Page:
• Schools take hint from the societies in terms of what needs to be taught and how to prepare learners to fit in the changing societies
    • Culture and technology influence each other-technology companies look at what is needed in the culture and they fulfill the needs by creating the technology. At times culture follows technology by adapting to the new technology: telegraph alleviated societal dependency on sledge-pulling dogs and man to deliver mails; online payment of bills reduced the needs for the use of postal stamps. As societies change due to technology, schools should also be blown by the same wind in the same direction. Schools should not remain stagnant. If we want schools to take the lead to influence societal change, then high schools should also become research institutions to develop young minds for discovery, invention, and production. When students see that their skills can be sharpened at a younger and earlier age, the likelihood for interest in school will only grow high.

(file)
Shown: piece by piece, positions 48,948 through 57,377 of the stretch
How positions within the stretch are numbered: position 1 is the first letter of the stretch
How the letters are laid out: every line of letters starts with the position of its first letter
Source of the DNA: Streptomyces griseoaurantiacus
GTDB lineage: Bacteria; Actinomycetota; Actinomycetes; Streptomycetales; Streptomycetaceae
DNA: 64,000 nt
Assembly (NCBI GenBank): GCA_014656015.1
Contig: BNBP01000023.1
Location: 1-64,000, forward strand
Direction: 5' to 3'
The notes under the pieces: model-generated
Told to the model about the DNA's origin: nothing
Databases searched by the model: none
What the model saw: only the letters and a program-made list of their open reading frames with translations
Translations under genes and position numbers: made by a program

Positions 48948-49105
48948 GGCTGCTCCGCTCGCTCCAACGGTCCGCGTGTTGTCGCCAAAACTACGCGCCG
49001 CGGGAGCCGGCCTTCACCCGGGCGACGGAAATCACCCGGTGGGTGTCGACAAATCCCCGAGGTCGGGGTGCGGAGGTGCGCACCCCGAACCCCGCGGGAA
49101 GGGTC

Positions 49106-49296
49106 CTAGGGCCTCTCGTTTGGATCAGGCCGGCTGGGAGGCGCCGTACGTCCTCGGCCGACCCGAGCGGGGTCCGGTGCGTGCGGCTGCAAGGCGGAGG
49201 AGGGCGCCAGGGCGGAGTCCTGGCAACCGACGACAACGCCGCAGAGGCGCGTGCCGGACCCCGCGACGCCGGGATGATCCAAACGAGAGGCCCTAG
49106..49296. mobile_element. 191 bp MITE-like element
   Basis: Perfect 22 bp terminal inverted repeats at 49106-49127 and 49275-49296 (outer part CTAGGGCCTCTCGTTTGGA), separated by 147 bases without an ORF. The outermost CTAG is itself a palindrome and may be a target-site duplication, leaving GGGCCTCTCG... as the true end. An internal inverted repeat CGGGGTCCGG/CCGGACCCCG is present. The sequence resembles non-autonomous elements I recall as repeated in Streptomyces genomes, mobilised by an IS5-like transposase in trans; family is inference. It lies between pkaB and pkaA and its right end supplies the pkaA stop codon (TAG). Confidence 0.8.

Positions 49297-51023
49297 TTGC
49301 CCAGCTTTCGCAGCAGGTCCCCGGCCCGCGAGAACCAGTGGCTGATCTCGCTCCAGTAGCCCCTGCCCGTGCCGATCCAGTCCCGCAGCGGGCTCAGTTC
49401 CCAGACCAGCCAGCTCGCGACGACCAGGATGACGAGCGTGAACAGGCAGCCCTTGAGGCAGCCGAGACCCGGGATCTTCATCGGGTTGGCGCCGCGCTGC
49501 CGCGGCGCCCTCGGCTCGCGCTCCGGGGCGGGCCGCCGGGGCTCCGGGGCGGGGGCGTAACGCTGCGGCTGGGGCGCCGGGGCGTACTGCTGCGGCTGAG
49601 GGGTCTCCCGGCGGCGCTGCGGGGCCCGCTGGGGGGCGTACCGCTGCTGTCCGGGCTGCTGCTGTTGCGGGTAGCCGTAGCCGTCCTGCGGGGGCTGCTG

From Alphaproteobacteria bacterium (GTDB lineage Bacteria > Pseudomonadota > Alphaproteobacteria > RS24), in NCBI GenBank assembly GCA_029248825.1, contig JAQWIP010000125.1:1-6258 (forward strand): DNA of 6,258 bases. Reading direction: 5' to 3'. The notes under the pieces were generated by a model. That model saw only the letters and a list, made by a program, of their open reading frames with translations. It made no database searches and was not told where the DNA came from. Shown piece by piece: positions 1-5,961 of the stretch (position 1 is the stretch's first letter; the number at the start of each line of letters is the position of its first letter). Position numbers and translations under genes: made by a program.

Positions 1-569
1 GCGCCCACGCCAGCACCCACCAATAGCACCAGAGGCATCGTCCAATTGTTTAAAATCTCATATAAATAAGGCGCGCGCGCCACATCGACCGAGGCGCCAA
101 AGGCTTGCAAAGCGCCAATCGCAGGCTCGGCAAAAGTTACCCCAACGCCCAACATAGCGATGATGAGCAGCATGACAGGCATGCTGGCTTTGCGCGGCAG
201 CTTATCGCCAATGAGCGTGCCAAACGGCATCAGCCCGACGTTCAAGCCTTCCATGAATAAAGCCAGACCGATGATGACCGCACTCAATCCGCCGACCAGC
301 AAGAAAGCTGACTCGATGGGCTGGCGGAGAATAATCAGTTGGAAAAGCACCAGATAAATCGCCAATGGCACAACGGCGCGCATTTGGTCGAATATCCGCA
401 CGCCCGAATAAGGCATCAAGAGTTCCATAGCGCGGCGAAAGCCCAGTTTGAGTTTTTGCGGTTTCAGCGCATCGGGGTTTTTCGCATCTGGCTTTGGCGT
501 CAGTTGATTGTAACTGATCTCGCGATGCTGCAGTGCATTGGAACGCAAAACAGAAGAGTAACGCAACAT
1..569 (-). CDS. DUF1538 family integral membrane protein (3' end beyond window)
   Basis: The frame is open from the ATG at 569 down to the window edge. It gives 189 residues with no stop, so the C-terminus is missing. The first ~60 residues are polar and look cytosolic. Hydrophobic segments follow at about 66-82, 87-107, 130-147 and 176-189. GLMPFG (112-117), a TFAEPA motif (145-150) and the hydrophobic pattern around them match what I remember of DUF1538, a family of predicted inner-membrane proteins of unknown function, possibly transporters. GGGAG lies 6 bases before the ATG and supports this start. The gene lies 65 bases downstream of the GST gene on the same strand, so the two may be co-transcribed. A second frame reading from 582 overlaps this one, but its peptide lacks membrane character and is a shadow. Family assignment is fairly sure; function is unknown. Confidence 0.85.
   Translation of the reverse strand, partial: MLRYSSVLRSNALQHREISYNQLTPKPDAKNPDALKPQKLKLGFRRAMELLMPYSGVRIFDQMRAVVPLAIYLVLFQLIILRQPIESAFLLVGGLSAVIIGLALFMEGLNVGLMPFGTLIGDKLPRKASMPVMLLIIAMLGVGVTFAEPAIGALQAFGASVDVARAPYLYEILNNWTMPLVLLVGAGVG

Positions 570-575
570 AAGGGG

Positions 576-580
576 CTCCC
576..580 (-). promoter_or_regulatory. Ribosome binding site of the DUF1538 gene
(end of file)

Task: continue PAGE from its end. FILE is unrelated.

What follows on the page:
5. Tom Palmer

    There is little question that there is a huge opportunity for redesigning our education systems at this moment. The need is urgent and well-articulated in this article: at the heart is the need to prepare students to work on more complex problems than those of the industrial past. Our systems are still largely designed for “shaping” students to overcome the simpler challenges of the past.